The police have roped in the Federal Bureau of Investigation's hate-crime investigators to probe the killing of two Sikh restaurateurs in California, United States, while the reward being offered for any information leading to the assailants has been doubled.
The Richmond Police Department had offered a $10,000 reward for information leading 'to the arrest and conviction' of the killers of Ravinder Kalsi, 30, and his brother, 42-year-old Paramjit, who were shot dead a few minutes after closing their Sahib Indian Restaurant on the night of December 27.
An anonymous benefactor has now offered an additional $10,000, Gurman Bal, a friend and former roommate, was quoted as saying. Bal had earlier said he feared the killings could be a hate crime.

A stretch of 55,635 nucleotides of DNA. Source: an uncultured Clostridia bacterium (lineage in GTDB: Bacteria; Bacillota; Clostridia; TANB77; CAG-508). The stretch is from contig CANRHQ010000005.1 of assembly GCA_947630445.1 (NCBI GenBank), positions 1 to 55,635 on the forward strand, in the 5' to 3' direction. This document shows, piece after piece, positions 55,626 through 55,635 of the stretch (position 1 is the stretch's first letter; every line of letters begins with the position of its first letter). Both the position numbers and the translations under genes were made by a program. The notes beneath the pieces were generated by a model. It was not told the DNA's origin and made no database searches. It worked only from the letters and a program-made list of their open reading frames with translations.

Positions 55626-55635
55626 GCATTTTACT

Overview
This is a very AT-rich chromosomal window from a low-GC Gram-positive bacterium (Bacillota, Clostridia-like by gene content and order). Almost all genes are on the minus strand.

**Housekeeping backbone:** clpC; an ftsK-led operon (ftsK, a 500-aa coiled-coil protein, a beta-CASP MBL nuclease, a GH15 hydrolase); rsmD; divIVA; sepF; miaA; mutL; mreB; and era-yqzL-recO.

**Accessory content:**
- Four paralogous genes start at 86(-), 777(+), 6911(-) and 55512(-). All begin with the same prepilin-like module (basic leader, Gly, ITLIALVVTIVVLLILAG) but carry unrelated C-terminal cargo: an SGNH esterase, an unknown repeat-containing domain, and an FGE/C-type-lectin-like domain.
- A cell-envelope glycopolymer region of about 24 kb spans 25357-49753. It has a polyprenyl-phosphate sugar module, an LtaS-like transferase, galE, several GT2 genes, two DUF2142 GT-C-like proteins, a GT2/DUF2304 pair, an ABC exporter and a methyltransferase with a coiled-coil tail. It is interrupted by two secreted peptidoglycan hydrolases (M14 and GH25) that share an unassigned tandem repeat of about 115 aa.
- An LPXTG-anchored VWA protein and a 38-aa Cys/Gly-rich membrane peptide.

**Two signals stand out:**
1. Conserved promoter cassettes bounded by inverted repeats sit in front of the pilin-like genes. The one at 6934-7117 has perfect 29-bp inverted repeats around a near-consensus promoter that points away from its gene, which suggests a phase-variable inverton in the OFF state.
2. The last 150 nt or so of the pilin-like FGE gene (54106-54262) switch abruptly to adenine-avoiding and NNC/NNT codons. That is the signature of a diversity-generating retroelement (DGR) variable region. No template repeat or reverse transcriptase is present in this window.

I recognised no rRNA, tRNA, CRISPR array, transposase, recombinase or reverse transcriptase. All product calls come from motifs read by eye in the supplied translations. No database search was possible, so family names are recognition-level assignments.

The two assailants walked up to the door, knocked to attract Ravinder's attention and began shooting when he opened the door. "The surveillance camera footage of the suspects has generated many calls and tips," Richmond police Detective Sgt. Mitch Peixoto said, "But so far, nothing has panned out".
The local police have also enlisted aid from FBI hate-crime investigators to probe the possibility of that motive, San Jose Mercury news reported.
The brothers, hailing from Punjab, ran the restaurant for five years, originally a sideline to their work renovating and selling residential properties. The police say they planned to sell the restaurant, but so far they can deduce no motive from the family finances.